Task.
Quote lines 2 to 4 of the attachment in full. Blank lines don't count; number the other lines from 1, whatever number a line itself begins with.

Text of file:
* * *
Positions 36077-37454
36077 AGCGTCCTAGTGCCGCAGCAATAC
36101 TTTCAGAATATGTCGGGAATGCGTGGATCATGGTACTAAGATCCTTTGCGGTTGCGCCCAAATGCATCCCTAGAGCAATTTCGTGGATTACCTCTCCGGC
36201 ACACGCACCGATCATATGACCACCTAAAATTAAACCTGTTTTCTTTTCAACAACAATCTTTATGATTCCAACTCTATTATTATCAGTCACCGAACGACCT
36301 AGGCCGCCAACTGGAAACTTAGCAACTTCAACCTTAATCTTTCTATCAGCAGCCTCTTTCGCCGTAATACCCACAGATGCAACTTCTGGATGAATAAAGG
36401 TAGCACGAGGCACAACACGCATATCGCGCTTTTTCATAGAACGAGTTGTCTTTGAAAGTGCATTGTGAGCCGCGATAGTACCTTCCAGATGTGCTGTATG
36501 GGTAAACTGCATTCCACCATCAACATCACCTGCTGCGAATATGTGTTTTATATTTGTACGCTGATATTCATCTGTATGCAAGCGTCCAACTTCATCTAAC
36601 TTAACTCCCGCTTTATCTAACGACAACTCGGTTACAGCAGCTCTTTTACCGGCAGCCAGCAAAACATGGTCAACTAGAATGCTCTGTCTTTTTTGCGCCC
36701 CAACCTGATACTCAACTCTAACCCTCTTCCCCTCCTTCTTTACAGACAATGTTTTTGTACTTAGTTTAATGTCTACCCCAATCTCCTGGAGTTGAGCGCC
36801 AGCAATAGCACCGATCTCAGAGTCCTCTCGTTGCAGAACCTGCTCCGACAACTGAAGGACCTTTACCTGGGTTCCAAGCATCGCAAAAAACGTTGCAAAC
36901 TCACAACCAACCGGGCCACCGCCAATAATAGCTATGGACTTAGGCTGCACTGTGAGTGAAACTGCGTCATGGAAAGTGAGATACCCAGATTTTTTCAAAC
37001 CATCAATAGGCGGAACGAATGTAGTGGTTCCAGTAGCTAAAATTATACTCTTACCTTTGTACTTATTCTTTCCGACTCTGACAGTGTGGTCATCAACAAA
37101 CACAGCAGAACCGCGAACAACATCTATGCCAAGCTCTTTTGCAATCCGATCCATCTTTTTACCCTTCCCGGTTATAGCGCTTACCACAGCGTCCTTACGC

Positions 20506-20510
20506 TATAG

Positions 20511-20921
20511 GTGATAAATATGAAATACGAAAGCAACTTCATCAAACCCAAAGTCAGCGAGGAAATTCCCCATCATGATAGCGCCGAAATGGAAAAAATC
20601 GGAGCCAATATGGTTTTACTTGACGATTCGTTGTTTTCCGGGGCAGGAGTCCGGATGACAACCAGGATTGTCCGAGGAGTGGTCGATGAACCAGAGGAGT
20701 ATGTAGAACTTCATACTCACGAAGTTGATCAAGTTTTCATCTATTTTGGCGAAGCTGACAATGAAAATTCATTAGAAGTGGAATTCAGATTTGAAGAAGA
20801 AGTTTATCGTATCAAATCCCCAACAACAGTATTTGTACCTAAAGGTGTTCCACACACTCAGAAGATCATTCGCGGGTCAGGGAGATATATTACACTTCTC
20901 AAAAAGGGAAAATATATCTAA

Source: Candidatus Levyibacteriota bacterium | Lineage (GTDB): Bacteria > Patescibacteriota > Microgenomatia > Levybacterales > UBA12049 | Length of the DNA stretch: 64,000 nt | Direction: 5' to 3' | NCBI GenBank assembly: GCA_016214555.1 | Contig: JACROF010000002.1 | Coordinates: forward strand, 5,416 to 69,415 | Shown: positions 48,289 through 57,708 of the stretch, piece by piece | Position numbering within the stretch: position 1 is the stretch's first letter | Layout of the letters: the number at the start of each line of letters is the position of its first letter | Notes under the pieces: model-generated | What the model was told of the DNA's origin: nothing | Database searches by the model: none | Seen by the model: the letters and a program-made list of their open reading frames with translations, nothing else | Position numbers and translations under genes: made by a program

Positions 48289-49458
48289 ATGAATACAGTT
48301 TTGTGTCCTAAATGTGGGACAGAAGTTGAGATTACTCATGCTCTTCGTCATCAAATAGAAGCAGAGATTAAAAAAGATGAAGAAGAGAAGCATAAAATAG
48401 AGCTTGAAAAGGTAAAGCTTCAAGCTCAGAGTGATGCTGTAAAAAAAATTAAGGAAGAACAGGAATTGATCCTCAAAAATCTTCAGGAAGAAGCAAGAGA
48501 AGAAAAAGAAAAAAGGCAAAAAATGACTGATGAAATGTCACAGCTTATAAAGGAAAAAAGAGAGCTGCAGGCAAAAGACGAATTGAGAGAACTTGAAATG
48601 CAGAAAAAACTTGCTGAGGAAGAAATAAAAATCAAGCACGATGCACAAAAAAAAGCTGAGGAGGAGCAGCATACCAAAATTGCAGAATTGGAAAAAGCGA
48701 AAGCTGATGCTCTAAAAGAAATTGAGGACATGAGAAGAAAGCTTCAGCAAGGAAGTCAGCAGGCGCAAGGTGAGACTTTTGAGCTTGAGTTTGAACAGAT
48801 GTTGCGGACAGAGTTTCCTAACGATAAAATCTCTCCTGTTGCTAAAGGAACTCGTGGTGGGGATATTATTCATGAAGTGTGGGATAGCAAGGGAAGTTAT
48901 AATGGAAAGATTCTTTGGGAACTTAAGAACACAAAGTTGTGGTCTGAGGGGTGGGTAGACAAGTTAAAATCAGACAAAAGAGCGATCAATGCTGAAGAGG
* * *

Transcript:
36077 AGCGTCCTAGTGCCGCAGCAATAC
36101 TTTCAGAATATGTCGGGAATGCGTGGATCATGGTACTAAGATCCTTTGCGGTTGCGCCCAAATGCATCCCTAGAGCAATTTCGTGGATTACCTCTCCGGC
36201 ACACGCACCGATCATATGACCACCTAAAATTAAACCTGTTTTCTTTTCAACAACAATCTTTATGATTCCAACTCTATTATTATCAGTCACCGAACGACCT